II. Upward Departure Based on Uncharged Conduct
Defendant also challenges the Government’s Motion for an Upward Departure in Defendant’s sentence based on three homicides and one home invasion in which Defendant allegedly participated, but for which he has never been charged, and one homicide for which Defendant was charged, but the charge was later dismissed in the District of Columbia Superior Court. The Government argues that “regardless of the defendant’s Guidelines range . . . the Court may consider this conduct in imposing an upward variance in the defendant’s Guideline sentence, ” which the Government contends warrants a sentence of life imprisonment. Govt.’s Mot. at 2. In his Opposition to the Government’s Motion for an Upward Departure, Defendant effectively makes two arguments as to why the Court should not consider these prior uncharged acts of violence in calculating Defendant’s sentence. First, Defendant argues that sentence-enhancing facts must be proven to a jury beyond a reasonable doubt and that the Court’s reliance on this evidence would violate the Defendant’s Fifth and Sixth Amendment rights. Def.’s Opp’n. at 17. Second, Defendant argues that the Court should summarily reject the evidence presented at the evidentiary hearing because it is unreliable and Defendant was not given a “meaningful opportunity to rebut” the evidence. Id. at 3.
Each of Defendant’s arguments have been considered and rejected by the D.C. Circuit and other circuits. “[L]ong-standing precedents of the Supreme Court and [the D.C. Circuit] establish that a sentencing judge may consider uncharged or even acquitted conduct in calculating an appropriate sentence, so long as that conduct has been proved by a preponderance of the evidence and the sentence does not exceed the statutory maximum for the crime of conviction.” United States v. Settles, 530 F.3d 920, 923 (D.C. Cir. 2008)); see also United States v. Bras, 483 F.3d 103, 108 (D.C. Cir. 2007) (acknowledging that courts may rely on both acquitted and untried conduct when proven by a preponderance of the evidence); United States v. Dorcely, 454 F.3d 366 (D.C. Cir. 2006) (“consideration of acquitted conduct violates the Sixth Amendment only if the judge imposes a sentence that exceeds what the jury verdict authorizes”); United States v. Watts, 519 U.S. 148, 157 (1997) (“a jury’s verdict of acquittal does not prevent the sentencing court from considering conduct underlying the acquitted charge, so long as that conduct has been proven by a preponderance of the evidence”). This is true even if, as Defendant characterizes it, the uncharged conduct is unrelated to the offense of conviction. For example, in United States v. Moore, 484 Fed.Appx. 758 (4th Cir. 2012), cert. denied, 133 S.Ct. 676 (2012), the Fourth Circuit found the sentencing judge’s upward variance to the statutory maximum of life in prison reasonable where the defendant was convicted of one count of possession of ammunition by a convicted felon and one count of conspiracy to possess ammunition after having been convicted of a felony, but the Government had proven by a preponderance of the evidence the “[d]efendant’s violent and criminal history, including his possible participation in several [uncharged] murders.” Id. at 764. The sentencing judge considered the evidence of the uncharged murders in light of the 18 U.S.C. § 3553(a) factors and found that the “history and characteristics of the defendant” and the need for deterrence and “to protect the public from further crimes of the defendant” warranted an upward variance. Id. at 764-65. See also United States v. Santiago, 495 F.3d 820, 825-26 (7th Cir. 2007) (upward variance reasonable for defendant convicted of possession of crack cocaine with intent to distribute and with unlawful possession of ammunition by a felon where sentencing judge found by a preponderance of the evidence that defendant had participated in an unrelated and uncharged murder, which the Court considered in evaluating the 18 U.S.C. § 3553(a) sentencing factors).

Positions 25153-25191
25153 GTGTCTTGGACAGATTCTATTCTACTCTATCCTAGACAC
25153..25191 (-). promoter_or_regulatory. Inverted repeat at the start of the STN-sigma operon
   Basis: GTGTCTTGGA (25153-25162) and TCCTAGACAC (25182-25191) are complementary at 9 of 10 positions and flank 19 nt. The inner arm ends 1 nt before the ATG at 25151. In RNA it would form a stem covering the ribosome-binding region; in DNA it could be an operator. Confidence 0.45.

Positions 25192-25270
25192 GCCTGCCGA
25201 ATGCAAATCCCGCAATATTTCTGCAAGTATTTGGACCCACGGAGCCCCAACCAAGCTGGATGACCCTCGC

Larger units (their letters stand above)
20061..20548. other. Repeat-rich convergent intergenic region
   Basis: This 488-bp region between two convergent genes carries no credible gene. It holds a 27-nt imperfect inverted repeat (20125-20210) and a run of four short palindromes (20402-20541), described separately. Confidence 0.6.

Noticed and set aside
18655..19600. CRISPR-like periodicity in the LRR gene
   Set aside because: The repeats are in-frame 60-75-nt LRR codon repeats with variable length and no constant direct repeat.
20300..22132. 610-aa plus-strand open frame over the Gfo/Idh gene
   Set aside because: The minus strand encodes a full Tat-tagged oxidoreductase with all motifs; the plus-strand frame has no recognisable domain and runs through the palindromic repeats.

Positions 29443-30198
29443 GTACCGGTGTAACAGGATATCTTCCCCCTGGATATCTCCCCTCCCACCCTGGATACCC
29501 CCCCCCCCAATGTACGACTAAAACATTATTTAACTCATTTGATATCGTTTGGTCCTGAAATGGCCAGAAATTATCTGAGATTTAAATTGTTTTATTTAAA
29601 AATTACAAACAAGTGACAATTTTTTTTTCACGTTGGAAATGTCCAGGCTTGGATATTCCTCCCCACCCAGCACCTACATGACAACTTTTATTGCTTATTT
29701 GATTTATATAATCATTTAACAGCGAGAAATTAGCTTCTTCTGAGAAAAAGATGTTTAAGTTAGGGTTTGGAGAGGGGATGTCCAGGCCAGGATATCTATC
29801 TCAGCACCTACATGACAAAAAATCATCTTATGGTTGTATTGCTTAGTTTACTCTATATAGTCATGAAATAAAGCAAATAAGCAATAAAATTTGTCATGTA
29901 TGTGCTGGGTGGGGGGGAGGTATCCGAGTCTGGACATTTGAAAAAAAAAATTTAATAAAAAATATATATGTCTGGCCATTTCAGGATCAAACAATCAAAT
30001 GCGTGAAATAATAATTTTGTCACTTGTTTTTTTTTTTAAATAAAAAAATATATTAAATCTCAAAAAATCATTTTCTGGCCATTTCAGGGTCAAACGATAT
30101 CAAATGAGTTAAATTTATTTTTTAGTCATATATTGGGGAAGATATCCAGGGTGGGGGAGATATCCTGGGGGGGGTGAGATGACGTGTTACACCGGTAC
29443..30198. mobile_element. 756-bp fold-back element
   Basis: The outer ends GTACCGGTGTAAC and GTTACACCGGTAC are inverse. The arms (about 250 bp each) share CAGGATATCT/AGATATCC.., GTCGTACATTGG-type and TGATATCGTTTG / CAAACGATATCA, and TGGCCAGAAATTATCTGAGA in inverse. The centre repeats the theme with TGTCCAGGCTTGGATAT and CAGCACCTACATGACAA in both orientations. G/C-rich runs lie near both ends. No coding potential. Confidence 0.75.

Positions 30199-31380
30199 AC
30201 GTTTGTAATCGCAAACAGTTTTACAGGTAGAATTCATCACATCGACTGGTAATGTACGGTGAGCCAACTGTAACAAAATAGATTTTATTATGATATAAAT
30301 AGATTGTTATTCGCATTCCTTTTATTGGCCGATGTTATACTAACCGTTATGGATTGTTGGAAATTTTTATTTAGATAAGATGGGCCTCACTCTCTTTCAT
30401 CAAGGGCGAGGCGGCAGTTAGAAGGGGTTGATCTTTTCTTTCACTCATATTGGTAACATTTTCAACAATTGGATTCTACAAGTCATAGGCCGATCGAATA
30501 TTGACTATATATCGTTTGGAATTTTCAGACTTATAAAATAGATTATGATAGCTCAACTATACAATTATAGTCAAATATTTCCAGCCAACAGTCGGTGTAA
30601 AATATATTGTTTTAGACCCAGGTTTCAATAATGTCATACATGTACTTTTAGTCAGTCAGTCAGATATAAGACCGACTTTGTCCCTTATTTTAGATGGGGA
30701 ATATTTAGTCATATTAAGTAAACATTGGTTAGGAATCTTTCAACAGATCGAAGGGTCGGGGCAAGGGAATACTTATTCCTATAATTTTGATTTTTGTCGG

Contrary to Defendant’s contentions, courts have repeatedly held that a sentencing judge’s consideration of such uncharged conduct does not violate the Fifth and Sixth Amendments, so long as the conduct is proved by a preponderance of the evidence. See, e.g., United States v. Powell, 650 F.3d 388, 391-93 (4th Cir. 2011) (holding that the Confrontation Clause does not apply at sentencing), cert. denied, 132 S.Ct. 350 (2011); United States v. Grubbs, 585 F.3d 793, 798-803 (4th Cir. 2009) (holding that, consistent with the Fifth and Sixth Amendments, a district court may consider uncharged conduct in determining a sentence, so long as that conduct is proven by a preponderance of the evidence); Santiago, 495 F.3d at 824 (rejecting defendant’s argument that sentencing judge could not consider uncharged conduct in calculating defendant’s sentence because the Sixth Amendment, as interpreted in Apprendi v. New Jersey, 530 U.S. 466 (2000), and United States v. Booker, 543 U.S. 220 (2005), required any fact that increased defendant’s sentence to be found beyond a reasonable doubt by a jury); Dorcely, 454 F.3d at 372 (“a sentencing court may ‘consider[ ] a defendant’s past criminal behavior, even if no conviction resulted from that behavior, ’ without violating due process.” (quoting Nichols v. United States, 511 U.S. 738, 747 (1994))); United States v. Miller, 450 F.3d 270, 273-74 (7th Cir. 2006) (holding that neither Crawford nor the combination of Crawford and Booker extend the defendant’s rights under the Confrontation Clause to sentencing proceedings).